Jesse Eisenberg can expect to be handed the role of Peter Thiel any day now.

The threat to Gawker’s existence has got “The Social Network” beat on every level of bizarre drama. It also serves as an interesting view how far the bar can potentially go or in this case not go.

For those who aren’t exactly sure what happened with the popular site Gawker, here is a quick synopsis. Gawker released a sex tape featuring arguably the most famous wrestler in the country, Hulk Hogan. Hogan sued the media group and won a massive judgement, 140 million dollars. Gawker has since appealed the judgement hoping to lower the price but Hogan’s fame and arguments that his earning potential was altered significantly in the wake of that release left them speaking to deaf ears on the bench. It’s reportedly crippling the company. More on that in a minute… What followed was a shocking revelation: Peter Thiel, a huge name in Silicon Valley having been an early entrant in Facebook and Pay Pal among other internet phenomenons, financially backed Hogan in the case against Gawker. The reason he did so was personal payback.  Gawker published stories that outed him as a homosexual some years back. Thiel believed then it was not their business to announce his sexuality and while that didn’t border on the breach of privacy that releasing Hogan’s sex tape did, Thiel felt wronged. And now his vendetta was fulfilled.

Those entering our media world now find themselves in a different landscape, one where journalistic burdens are lessened. In the past, with far fewer outlets for content production, the vast majority played by a similar set of rules. And laws protecting subjects from libel and outright ridicule were clear. These days, the journalistic line in the sand has been moved. This isn’t to suggest the media landscape is not a better place, in some ways, it is. And in some ways, it’s not. The Gawker case and the parties earnestly linked to it are the reason publishers of traditional outlets feel a certain level of discomfort.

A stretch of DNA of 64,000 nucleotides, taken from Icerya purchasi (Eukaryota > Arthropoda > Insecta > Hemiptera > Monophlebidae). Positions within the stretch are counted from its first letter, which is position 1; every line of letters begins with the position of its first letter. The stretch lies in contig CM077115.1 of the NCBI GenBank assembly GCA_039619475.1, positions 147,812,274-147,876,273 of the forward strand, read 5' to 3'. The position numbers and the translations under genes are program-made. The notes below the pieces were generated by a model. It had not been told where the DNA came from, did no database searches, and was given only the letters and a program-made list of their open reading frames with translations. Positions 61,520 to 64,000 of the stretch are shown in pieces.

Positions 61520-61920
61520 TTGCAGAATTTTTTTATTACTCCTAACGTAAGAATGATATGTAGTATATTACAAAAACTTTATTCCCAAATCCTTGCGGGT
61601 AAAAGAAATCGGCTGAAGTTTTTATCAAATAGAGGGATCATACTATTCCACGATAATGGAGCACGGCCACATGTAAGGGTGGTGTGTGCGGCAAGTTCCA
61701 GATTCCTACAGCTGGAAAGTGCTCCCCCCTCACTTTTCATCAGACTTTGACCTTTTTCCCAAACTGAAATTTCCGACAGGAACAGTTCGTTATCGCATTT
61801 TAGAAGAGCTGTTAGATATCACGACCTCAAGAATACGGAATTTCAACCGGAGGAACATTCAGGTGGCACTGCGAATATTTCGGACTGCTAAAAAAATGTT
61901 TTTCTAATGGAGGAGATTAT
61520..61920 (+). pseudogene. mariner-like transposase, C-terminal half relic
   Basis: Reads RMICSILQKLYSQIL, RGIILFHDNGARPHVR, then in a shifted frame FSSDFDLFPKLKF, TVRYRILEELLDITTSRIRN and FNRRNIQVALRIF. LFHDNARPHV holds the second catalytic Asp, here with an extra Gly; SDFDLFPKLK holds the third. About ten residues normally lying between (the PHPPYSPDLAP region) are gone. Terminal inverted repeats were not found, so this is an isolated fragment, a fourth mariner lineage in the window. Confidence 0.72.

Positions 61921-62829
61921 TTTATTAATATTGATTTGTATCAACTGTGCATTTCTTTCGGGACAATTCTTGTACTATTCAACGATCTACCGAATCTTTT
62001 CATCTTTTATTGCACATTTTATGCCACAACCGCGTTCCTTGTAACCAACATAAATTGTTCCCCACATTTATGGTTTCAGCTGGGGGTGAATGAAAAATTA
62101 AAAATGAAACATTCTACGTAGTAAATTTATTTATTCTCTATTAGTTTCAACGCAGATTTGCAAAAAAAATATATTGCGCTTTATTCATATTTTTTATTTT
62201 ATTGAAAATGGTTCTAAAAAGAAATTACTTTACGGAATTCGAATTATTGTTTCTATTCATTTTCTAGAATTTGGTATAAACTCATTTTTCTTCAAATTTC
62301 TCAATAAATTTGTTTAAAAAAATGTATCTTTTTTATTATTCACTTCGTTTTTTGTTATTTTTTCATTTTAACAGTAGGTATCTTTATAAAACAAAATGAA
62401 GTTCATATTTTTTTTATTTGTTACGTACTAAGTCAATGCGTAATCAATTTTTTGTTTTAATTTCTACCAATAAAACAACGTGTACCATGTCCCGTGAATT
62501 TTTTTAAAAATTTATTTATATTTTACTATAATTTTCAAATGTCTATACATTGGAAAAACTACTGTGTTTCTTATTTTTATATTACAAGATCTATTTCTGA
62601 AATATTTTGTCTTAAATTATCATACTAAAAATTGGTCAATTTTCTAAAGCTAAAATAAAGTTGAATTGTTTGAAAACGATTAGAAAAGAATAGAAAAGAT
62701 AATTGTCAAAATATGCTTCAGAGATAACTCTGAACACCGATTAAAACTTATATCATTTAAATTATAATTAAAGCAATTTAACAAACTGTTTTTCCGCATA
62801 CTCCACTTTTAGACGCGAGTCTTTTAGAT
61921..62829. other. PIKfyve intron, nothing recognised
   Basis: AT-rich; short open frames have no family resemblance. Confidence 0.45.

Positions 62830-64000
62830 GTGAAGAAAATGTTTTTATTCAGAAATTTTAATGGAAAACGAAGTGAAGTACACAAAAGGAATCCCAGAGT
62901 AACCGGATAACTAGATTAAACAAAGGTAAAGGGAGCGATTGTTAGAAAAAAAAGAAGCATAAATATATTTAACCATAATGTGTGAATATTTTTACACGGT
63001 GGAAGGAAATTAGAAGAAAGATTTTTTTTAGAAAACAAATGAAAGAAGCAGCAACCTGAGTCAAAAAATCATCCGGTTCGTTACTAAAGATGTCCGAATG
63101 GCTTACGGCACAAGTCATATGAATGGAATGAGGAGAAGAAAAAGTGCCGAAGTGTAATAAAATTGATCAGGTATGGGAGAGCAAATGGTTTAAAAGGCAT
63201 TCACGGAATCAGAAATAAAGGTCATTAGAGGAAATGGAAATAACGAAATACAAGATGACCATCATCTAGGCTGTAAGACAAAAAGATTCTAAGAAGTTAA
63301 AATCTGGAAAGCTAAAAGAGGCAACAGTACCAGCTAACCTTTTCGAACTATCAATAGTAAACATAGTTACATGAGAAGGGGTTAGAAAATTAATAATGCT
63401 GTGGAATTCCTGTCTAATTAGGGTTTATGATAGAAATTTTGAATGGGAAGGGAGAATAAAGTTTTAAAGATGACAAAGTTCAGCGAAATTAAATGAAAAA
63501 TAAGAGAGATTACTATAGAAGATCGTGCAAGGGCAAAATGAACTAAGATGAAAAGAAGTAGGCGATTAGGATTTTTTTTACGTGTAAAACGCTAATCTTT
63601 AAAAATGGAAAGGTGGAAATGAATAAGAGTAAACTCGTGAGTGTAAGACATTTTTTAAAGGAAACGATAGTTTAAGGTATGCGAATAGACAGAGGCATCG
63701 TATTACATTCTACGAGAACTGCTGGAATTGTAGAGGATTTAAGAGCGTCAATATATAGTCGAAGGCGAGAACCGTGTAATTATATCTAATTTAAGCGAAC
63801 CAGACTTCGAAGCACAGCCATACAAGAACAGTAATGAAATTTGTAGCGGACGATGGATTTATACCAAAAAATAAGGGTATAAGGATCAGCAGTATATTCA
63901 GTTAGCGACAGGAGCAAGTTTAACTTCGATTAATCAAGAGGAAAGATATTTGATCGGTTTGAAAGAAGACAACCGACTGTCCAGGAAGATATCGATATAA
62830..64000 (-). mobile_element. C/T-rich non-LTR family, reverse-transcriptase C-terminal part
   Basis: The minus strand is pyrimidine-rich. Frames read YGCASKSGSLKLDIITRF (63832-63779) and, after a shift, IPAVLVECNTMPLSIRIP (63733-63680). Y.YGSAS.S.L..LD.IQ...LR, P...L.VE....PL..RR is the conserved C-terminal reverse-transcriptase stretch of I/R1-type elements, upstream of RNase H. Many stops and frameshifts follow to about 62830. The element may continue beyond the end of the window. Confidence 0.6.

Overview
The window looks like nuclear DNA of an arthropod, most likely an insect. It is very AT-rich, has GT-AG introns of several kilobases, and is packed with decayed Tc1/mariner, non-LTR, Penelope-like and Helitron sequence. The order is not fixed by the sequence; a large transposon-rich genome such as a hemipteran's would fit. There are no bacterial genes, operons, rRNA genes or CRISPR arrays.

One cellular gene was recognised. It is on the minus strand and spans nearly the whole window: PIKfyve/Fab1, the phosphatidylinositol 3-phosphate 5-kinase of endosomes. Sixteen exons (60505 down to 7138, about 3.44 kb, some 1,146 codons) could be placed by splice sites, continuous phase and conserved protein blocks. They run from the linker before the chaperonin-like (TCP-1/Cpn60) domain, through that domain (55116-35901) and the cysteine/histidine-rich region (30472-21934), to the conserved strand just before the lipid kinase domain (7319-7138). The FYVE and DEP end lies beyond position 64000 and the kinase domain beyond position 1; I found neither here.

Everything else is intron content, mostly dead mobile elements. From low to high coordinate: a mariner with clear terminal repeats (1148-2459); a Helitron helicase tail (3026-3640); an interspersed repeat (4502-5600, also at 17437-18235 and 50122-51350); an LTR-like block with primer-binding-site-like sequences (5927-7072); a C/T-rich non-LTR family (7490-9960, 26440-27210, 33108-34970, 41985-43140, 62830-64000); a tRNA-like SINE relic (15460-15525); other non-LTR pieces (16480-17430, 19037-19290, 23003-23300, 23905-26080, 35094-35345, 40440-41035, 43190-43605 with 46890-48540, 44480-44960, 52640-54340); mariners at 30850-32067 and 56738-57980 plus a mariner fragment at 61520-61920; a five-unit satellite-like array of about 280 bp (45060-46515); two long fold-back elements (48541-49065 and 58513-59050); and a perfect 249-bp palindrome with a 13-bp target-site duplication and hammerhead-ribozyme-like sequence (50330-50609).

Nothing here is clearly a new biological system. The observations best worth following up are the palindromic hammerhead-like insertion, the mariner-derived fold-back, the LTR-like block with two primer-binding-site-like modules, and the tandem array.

Consider this year’s Oscar winning Best Piscture, “Spotlight,” about how the journalists at the Boston Globe broke open the sex scandal linked to many arms of the Catholic Church. The drama wasn’t whether this was news, but uncovering it in a way that made the people publishing the stories comfortable that their reporting would not leave them exposed to legal and moral dilemmas. Based on what happened with Gawker, this movie might as well have been released in another era.

Let’s not pretend that every news organization of the past refused to punish untorrid or potentially illegal material. Of course they did. But it wasn’t commonplace. In a crowded market where eyeballs and clicks are at a premium, companies have to decide where their journalistic integrity begins and ends and the end point can be governed by commerce.  I suppose the point of this is not to knock Gawker. They were entitled to release that material and Hogan was entitled to sue them. It’s more about understanding where do you want to be as a young journalist.

Are you willing to go after stories like this? Are you comfortable aligning yourself with a company that is OK with it regardless of your opinion?

I lived through numerous decisions made by the editors in charge of the content of the particular company I worked at. The most refreshing thing for me (and I consider this lucky now) is that when we put out a story that not everyone agreed was appropriate to air, debate began and ensued. Are you working for a place that shares that same sentiment about journalism?

Email me at, we’ll share your responses.  Also follow me on Twitter/Snapchat/Instagram @RealBramW.

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